If you have the certificate in your keychain (either "System Roots" or "System"), than the connection should be resigned with the "avast! trusted CA" certificate that is also in the keychain. so there is something wrong...

I'm wondering about the possibility of a middle man attack going unnoticed if any self-signed certificate is used by the attacker and not the specific one I downloaded from my private mail server.
But I do have the self-signed cert in my keychain, which was working in the non-beta version of avast!.

Offline specimen9999

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Re: Beta
« Reply #23 on: January 08, 2013, 06:50:14 PM »
Another problem, this, the SSL scanning, apparently does not work well with virtual machines running under OS X.
Probably means the same certificate has to be installed in the Guest OS (Windows in this case).

Exactly. The applications in the guest OS must also trust the "avast! trusted CA".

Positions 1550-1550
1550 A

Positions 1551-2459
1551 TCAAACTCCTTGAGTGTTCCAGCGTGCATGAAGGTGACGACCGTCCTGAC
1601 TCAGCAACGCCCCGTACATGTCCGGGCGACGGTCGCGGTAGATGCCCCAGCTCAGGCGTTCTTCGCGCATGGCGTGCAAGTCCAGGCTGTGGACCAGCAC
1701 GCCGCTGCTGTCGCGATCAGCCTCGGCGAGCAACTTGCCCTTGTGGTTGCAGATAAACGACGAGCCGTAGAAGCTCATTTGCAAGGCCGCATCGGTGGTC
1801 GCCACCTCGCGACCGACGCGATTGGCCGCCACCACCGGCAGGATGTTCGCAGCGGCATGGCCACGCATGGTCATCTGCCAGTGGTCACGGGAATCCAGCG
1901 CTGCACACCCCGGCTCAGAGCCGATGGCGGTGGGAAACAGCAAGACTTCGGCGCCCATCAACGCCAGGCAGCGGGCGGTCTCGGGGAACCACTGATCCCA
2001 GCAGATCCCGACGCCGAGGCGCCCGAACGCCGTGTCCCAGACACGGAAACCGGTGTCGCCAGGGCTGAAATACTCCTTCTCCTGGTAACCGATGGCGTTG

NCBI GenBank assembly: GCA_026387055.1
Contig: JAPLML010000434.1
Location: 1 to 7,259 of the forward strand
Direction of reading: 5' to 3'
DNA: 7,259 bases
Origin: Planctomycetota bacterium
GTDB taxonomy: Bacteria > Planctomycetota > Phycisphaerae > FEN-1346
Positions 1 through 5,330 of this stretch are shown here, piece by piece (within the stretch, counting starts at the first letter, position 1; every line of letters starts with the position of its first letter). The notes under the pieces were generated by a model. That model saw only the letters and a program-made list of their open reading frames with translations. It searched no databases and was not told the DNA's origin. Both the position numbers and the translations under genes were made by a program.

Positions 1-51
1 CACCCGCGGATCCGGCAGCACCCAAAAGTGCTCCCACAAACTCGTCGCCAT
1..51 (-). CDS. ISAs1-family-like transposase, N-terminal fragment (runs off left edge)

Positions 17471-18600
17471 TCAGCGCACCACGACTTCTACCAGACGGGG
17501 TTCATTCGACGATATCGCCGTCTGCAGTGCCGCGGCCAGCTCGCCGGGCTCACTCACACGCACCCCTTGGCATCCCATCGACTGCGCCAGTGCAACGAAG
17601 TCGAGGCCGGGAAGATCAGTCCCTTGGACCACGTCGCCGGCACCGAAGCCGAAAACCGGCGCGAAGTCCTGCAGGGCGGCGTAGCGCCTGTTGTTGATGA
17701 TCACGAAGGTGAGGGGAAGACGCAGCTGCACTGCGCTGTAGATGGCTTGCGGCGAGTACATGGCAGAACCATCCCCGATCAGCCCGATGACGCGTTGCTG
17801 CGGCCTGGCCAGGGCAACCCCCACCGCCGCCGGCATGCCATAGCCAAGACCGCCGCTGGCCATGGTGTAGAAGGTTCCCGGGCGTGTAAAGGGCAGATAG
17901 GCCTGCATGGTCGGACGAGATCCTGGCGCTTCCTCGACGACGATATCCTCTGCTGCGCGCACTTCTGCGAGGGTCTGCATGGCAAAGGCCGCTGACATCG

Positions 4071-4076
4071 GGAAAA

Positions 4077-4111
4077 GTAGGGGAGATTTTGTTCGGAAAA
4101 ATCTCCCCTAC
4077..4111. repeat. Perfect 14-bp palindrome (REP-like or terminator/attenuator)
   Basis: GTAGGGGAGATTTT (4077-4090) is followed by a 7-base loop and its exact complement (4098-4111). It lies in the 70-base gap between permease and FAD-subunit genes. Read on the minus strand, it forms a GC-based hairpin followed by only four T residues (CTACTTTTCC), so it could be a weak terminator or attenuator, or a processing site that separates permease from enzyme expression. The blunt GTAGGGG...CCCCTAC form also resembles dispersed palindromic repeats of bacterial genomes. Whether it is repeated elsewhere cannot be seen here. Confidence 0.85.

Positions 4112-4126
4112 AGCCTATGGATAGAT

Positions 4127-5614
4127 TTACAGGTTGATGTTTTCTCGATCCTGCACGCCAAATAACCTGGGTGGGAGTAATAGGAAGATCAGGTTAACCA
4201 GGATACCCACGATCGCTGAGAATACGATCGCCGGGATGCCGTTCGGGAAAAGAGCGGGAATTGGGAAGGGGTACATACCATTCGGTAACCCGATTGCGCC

This is not working well at all, I exported the cert from my keychain and installed it as a CA and Microsoft Update fails and a bunch of other apps.

I would love if there was a way not to scan the connections that go into Virtual Machines.
« Last Edit: January 08, 2013, 06:55:35 PM by specimen9999 »

Offline tumic

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Re: Beta
« Reply #24 on: January 08, 2013, 06:59:09 PM »
This is not working well at all, I exported the cert from my keychain and installed it as a CA and Microsoft Update fails and a bunch of other apps.
I would love if there was a way not to scan the connections that go into Virtual Machines.

Those apps most probably belong to the same category as Dropbox - they come with hard-coded certificates (do not use the system keychain).

Offline specimen9999

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Re: Beta
« Reply #25 on: January 08, 2013, 07:03:21 PM »
This is not working well at all, I exported the cert from my keychain and installed it as a CA and Microsoft Update fails and a bunch of other apps.